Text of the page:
Wednesday, May 30, 2007

A Complement to Dixie

Once again, Blogger has gone all Frogger on me. Pour quoi? Oh, well, on to the gist:

A companion piece for Dixie's Land popped into my head today, as I suffered the Torments of the Damned [trans.: professional seminar, followed by dentist appointment]. It's to the tune of The Bonnie Blue Flag (1861), an absolutely rollicking tune, and one of the Confederacy's few hit songs. A midi file of it can be found here; watch out for that opening snare drum!

Mind you, I don't follow the original rhythm exactly, but I hope my valiant public will overlook the liberty, since (in the best tradition of 19th century American popular song) the original lyric is pretty free with the rhythm, in spots. For goodness' sake, though, be sure to sing the last two syllables of the first and fifth lines of each stanza in the proper clipped tone, or the whole thing'll go limp.

We must protect the kiddies—
The tender little tots—
Sanitizing violence
In cinematic plots;
But should they take a classic
And make it Mallomar®,
Then that is when the Thought Police
Will go a bit too far.

Too far, too far,
The prigs 'll go too far:
A re-make of Bonnie and Clyde
Without a single scar!

I don't know how they did it,
But somehow it was done:
Bonnie Parker buys it, but—
We never see a gun.
The final burst of bullets
Is hidden by the car;
But when the picture fades to pink,
They go too bloody far!

Too far, too far, &c.

Farewell to Warren Beatty!
Farewell to Arthur Penn!
Censorship has done away
With freedom-loving men.
The Fewest and the Proudest
Are killed in Kandahar
To make the World a Safer Place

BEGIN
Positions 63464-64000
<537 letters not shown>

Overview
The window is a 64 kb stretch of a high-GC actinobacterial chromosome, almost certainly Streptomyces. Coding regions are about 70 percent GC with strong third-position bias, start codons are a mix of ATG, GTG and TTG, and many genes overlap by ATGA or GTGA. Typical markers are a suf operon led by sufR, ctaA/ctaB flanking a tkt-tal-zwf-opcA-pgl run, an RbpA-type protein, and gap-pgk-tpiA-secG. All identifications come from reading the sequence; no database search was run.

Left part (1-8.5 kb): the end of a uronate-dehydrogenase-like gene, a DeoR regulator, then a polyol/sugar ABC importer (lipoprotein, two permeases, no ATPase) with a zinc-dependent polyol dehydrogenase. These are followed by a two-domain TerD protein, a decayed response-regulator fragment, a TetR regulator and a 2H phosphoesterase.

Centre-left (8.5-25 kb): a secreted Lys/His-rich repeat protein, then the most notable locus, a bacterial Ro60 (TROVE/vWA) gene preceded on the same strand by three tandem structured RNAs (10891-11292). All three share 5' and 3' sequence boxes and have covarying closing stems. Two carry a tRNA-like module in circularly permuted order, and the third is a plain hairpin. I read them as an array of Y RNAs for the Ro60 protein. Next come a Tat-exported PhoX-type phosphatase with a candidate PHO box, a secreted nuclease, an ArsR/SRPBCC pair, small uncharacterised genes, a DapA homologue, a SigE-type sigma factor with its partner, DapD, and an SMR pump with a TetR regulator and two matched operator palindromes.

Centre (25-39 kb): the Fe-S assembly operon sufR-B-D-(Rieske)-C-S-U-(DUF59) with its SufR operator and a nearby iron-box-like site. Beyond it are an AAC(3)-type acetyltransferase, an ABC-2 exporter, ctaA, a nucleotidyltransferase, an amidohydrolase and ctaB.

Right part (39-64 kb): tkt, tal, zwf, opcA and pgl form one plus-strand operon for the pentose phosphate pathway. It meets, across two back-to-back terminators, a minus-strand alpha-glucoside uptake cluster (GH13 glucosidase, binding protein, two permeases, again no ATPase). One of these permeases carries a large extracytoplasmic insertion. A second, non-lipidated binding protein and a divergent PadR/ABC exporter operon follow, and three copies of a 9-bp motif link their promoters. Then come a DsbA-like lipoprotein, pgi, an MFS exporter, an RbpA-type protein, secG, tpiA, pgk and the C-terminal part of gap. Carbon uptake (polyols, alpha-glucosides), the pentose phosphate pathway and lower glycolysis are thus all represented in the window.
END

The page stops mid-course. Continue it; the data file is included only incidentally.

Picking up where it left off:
For prigs who go too far.

Too far, too far, &c.

Lyric © 2007 Nathaniel DesH. Petrikov

A tip o' the hat to Miss Sallie Parker, who furnished me with the gen re Arthur Penn and wised me up before I committed a faux pas at the end of the second stanza. Ta, My Gal Sal!

Too much emphasis on the re- in re-make, you say? Well, get stuffed!

Tuesday, May 22, 2007


I sent out 47 copies of my third-of-a-CD on Saturday from the General Post Office. By Monday, my DAMP had already received feedback from one addressee, an 82-year-old with a really-o, truly-o listing in the Internet Broadway Database. Not a long list of credits, mind you; but the number of people with any credits at all is teensy, compared to the mass of humanity. I won't name him, since he didn't say that his comments were "for attribution."

He was most complimentary, but the one remark that tickled me was that he thought my lyrics "articulate."

I feel just like Barack Obama.

Little does he know, but I wrote every single word of those lyrics while standing on my hinder legs!!

Saturday, May 12, 2007

Nouveau Message

When I signed on through Blogger just now, the whole darned operation was done in French. Even now, it's asking me whether I want enregistrer en mode brouillon or publier. Perhaps to honor new French President Kaposis Sarcoma (or whatever le diable his nom is)?

On my way to Nino's Tuscany last night to sing Jerry Scott his birthday song, I was reworking the release, which had inadvertently contained an identity in died/dyed. When I got up to sing it, it was too dark to read my chicken scratches, and I'd had enough Peroni, Pouilly-Fuissé and Campari to bomb royally, and bomb royally is what I proceeded to do. Ah, me. The revised release:

Are you past your "sell-by" date?
Will you soon be called the late—?
Do your candles and your weight

And I've added an interpolation to the ending to make a virtue of necessity:

Why should your satellite dish? (spoken: Wait for it—!)
We'll say you're thirty-nine . . . ish.

Lyric © 2007 Nathaniel DesH. Petrikov

Thursday, May 03, 2007

Per Aspera ad Astra

(I hope I've got that right.) For Walter M. Schirra, Jr., has gone to his reward.

I marked the occasion of his 1962 flight with my very first verse, the refrain of which was:

Hurrah, hurrah, hurrah!
Hurrah for Wally Schirra!

It went on to say that he landed in the Pacific, and his aim was terrific (and so it was, according to the news reports; even now, the obit called it a "perfect splashdown"), and that he was rescued by the Kearsarge (the third of that ilk), which is a ship that's very large; but these are side issues that need not detain us. (The entire work, which may have run to all of eight lines apart from the refrain, was printed in a parent-teacher bulletin of some sort. I was no end chuffed.)

The point is, that I've never known 45 years to pass so quickly.
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